Loan Demand what can I do to pre-empt Loan Demand what can I do to pre-empt - Page 2
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  1. #11

    bored now

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    Quote Originally Posted by DavidD View Post
    IMHO - On paper they may seem separate events but they are intrinsically linked - two dogs are fighting over the same dinner - only one can win. The 'dinner' is only so big.

    PS - One dog claims dinner is his (tax) other dog claims dinner is his (loan) - they are linked l
    As I stated above and Webberg posts above - they aren't linked.

    HMRC look at the transaction as a whole from the work you did to the money arriving in your bank account.

    The loan scheme providers are looking at merely the very last bit - them "lending" you money (you gave them through the work you did) and sending it to your bank account.

    Yes it might seem completely unfair but it is merely the other side of the tricks that were used to pretend the money wasn't income being used against you.
    merely at clientco for the entertainment

  2. #12

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    No, they are linked.... you can tell me the emperor has clothes on all you like - but as I've shown - when the rubber hits the road the link will become apparent.

    Bottom line is HMRC will get their tax, they are the top dog and the loan scheme providers will get nothing.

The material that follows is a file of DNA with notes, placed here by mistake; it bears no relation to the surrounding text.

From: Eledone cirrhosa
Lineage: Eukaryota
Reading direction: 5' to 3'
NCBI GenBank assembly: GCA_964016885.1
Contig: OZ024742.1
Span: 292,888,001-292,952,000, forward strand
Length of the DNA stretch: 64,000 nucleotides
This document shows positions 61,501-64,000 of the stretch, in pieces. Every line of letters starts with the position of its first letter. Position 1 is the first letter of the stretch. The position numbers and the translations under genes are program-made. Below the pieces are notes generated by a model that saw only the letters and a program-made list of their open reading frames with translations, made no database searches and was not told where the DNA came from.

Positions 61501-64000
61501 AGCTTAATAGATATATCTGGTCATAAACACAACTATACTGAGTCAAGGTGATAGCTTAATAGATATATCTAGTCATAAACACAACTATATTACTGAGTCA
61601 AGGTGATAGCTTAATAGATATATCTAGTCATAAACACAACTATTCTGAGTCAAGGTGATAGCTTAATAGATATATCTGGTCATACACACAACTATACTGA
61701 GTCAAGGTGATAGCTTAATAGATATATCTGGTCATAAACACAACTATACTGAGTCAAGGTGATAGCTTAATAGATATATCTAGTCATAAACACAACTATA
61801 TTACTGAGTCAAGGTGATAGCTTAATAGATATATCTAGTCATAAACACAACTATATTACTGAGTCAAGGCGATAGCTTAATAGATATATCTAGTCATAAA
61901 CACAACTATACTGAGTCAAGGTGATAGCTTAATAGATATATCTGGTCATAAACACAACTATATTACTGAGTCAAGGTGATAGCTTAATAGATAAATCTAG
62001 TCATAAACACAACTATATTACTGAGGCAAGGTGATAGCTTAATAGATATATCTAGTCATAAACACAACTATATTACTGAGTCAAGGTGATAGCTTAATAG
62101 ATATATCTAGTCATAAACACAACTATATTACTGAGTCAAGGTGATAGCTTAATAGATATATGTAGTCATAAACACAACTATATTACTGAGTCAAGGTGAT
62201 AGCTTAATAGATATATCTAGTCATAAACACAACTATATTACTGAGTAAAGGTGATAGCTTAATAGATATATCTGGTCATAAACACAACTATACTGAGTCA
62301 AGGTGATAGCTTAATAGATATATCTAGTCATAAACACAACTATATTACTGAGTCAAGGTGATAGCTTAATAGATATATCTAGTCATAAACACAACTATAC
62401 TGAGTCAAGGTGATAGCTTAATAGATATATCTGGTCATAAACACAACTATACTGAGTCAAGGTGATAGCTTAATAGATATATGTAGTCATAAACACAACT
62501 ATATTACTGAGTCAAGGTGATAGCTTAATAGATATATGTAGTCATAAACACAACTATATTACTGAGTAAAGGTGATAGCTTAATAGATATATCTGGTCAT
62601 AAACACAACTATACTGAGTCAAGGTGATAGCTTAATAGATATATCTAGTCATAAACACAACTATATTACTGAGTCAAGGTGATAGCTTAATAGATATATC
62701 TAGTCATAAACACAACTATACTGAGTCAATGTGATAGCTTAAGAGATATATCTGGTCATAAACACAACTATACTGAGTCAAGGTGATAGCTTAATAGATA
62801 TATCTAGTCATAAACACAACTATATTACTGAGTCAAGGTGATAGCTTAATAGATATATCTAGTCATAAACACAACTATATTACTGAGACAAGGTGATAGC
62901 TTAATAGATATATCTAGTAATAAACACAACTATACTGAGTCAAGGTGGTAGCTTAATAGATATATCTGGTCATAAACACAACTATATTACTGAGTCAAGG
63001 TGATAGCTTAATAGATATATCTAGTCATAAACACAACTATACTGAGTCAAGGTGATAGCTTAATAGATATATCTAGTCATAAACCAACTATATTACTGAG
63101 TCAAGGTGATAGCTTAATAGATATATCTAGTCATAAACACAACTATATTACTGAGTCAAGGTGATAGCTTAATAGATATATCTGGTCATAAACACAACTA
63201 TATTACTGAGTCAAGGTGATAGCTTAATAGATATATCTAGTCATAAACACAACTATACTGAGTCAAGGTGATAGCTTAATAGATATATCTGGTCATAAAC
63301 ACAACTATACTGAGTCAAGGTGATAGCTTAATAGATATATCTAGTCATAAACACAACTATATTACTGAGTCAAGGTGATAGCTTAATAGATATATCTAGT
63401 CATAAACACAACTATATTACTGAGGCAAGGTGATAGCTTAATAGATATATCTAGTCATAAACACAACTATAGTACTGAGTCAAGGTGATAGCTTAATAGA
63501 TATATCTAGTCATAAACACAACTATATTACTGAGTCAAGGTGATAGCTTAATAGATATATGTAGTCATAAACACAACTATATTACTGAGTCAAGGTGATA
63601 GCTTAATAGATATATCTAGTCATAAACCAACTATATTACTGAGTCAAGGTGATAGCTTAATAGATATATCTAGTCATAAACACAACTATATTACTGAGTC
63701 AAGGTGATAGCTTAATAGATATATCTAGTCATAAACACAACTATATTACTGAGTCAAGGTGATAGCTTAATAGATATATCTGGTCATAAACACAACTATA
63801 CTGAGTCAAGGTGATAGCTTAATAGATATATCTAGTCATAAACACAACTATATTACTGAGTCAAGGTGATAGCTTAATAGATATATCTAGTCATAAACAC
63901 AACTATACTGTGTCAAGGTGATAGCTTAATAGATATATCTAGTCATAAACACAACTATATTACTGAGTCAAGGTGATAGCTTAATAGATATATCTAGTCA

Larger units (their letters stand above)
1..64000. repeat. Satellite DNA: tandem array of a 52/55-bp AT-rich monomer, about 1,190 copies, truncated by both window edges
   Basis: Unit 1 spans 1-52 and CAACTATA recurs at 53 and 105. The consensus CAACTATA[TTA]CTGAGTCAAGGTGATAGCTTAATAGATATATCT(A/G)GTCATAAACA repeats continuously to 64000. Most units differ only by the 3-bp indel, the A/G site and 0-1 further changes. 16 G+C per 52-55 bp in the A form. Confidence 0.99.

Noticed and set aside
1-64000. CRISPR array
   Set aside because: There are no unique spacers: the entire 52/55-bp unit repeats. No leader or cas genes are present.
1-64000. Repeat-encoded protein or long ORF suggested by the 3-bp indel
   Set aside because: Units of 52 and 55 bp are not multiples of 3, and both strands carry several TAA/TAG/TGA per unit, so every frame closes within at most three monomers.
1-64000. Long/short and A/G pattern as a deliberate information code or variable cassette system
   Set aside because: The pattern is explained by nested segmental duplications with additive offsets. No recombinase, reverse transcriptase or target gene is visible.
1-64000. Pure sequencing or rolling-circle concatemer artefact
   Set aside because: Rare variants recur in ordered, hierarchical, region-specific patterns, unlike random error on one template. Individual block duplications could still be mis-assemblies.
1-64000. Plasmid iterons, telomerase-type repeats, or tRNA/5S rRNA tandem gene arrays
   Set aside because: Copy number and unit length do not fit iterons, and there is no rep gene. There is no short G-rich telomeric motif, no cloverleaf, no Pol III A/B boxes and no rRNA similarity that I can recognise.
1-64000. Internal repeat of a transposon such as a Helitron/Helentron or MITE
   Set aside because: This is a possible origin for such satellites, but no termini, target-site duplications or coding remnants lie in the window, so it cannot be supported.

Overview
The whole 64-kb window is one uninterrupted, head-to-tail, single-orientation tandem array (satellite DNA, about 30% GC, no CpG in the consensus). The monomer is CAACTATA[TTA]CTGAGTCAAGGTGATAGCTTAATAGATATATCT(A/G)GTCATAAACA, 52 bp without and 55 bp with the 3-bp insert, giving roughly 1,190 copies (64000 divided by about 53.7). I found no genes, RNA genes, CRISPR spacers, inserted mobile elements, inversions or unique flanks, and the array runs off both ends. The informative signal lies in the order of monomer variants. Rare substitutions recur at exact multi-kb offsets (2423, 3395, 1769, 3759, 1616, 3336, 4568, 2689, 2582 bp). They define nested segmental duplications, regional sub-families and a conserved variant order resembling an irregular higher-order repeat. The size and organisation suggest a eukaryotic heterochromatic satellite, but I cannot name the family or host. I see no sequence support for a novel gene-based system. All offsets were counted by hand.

3. #13

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    Quote Originally Posted by DavidD View Post
    No, they are linked.... you can tell me the emperor has clothes on all you like - but as I've shown - when the rubber hits the road the link will become apparent.

    Bottom line is HMRC will get their tax, they are the top dog and the loan scheme providers will get nothing.
    You may think that - courts however have already reached different conclusions.
    merely at clientco for the entertainment

  4. #14

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    Quote Originally Posted by DavidD View Post
    No, they are linked.... you can tell me the emperor has clothes on all you like - but as I've shown - when the rubber hits the road the link will become apparent.

    Bottom line is HMRC will get their tax, they are the top dog and the loan scheme providers will get nothing.
    That is dangerous thinking.

    If it is dangerous thinking powered by knowledge, professional expertise or personal experience, then I think you owe it to those reading these threads to explain your background in a verifiable way.

    If you are expressing a hope based on a logical thinking process that you have arrived at without the benefit of professional training or analysis, then again, I think you should say so.
    Best Forum Adviser & Forum Personality of the Year 2018.

    (No, me neither).

  5. #15

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    Hyperthetically speaking then. You sign a legally binding settlement contract with HMRC and don't release the loans.

    A third party claiming to own the loans come along and call them in. What's your plan?